A The diagrams shown are called box-whisker plots or box-whisker graphs (sometimes called box plots for short). They are not difficult to understand once you know what the parts mean and they are useful when comparing two or more sets of data.
A box plot is a graphical representation of a set of data, and shows how that data is spread. In your diagram you have missed the line that appears across the box. The diagram consists then of a central box that represents the middle of the distribution of the data (called the interquartile range) extending from the lower quartile (25 per cent) to the upper quartile (75 per cent) of the data spread. A vertical line drawn through the box represents the median or middle value of the data. There are two tails (whiskers) on either side of the box. These show the lowest and highest values. The difference between these two extreme values provides the range of the data.
All this makes much more sense in context. Below are two box-whisker graphs from a player's time scores collected while playing the CD version of Perfect Times, my game for teaching and assessing fluency of multiplication tables. Before I discuss the comparisons I will explain how the data is collected. In this case a player has played their 6 times table (top graph) and their 10 times table (bottom graph). The time taken to play the game (including penalising incorrect answers) is recorded by the computer. These scores are then stored in a database and are accessible as box-whisker graphs. In these diagrams there is an extra line on each, in green, at the 20-second position; this is not part of the box-whisker plot but is a marker for the fluency of recall of the tables.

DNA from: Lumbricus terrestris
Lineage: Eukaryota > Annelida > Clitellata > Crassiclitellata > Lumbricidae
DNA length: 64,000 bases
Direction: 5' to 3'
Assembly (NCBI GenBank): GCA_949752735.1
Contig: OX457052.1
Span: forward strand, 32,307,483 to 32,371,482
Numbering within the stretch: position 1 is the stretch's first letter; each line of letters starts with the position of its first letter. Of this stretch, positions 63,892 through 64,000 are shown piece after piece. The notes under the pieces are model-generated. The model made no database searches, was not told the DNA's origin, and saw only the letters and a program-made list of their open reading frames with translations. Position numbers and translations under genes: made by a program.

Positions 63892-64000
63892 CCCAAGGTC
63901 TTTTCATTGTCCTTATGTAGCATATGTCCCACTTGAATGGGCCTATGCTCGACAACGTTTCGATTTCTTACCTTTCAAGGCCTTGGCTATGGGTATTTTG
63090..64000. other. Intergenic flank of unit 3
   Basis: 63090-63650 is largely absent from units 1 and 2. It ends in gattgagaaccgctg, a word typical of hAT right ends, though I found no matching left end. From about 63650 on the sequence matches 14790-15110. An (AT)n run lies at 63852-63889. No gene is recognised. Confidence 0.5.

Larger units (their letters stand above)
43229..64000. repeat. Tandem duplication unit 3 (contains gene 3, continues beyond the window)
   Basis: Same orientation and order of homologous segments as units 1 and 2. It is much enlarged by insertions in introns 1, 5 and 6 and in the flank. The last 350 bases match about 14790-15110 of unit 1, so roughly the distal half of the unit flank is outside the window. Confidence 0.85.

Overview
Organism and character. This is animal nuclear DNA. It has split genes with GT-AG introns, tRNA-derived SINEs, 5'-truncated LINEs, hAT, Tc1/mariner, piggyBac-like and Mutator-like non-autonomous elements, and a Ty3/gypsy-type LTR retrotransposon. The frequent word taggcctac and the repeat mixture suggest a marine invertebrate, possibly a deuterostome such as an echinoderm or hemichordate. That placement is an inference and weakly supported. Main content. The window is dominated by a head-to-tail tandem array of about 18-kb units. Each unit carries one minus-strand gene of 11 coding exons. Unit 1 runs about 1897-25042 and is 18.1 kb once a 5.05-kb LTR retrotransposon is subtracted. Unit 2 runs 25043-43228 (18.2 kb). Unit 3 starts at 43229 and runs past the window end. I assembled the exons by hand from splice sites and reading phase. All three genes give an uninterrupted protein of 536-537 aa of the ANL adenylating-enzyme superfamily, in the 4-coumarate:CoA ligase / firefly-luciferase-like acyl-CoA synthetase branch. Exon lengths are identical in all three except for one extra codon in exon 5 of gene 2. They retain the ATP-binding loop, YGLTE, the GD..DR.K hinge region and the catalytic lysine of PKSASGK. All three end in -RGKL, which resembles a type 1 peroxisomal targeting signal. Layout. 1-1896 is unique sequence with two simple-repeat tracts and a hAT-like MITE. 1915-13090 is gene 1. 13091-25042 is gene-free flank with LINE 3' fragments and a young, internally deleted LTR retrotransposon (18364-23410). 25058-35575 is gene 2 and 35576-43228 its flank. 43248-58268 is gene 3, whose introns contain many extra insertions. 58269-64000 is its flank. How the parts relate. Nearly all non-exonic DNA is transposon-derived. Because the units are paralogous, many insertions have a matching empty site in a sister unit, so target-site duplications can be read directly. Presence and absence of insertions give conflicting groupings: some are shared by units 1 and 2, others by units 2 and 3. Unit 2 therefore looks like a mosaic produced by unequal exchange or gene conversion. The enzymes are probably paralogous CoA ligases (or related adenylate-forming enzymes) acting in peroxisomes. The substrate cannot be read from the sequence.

From the spread of the data around the green 20-second marker we can say that this pupil probably has instant recall of their 10 times table but not of their 6 times table. In particular because of the position of the boxes for the two times tables: the 10 times table box shows that almost 75 per cent of the time scores are below the 20-second fluency mark (the right-hand edge of the box is at 22 seconds) whereas in the 6 times table only about 25 per cent of the 31 scores collected (n=31) are below 20 seconds (the left-hand edge of box is at 21 seconds).
The median in the 10 times table, indicated by the red line, is 17 seconds.
Therefore, 50 per cent of the scores are 17 seconds or less - actually they are either 16 or 17 seconds for 25 per cent of the time (the lower quartile value is 16 seconds). The other 25 per cent of the player's fastest scores are between 14 and 16 seconds.
When we look at the 6 times table we can see that the left-hand edge of the box is at a time of 21 seconds. This means that 75 per cent of the scores are more than 21 seconds. The upper quartile of 28 seconds (right-hand edge of the box) suggests that 25 per cent of the scores are greater than 28 seconds. Half of the scores are between 21 and 28 seconds, so the player is fairly consistent, but they have not yet reached fluency.
The ranges of 20 seconds for the 6 times table (38-18) and 68 seconds for the 10 times table (82-14) don't tell us much about the player's fluency.
In this game the range tends to show how much a player has improved: the maximum score is often one of their first scores when getting to grips with the times table, but there can be other reasons.
The game is available to play at www.perfect-times.co.uk. When logged in, the results page shows players their own dynamic box-whisker plots, which are created from their time scores.
You might also find it helpful to go to www.duncanwil.co.ukboxplot.html
where Duncan Williamson describes a box-whisker plot and also how they can be obtained by entering data on to an Excel spreadsheet.
Perfect Times CD-Rom details can be found at www.cambridge.org
Email your questions to Mathagony Aunt at email@example.com Or write to TES Teacher, Admiral House, 66-68 East Smithfield, London E1W 1BX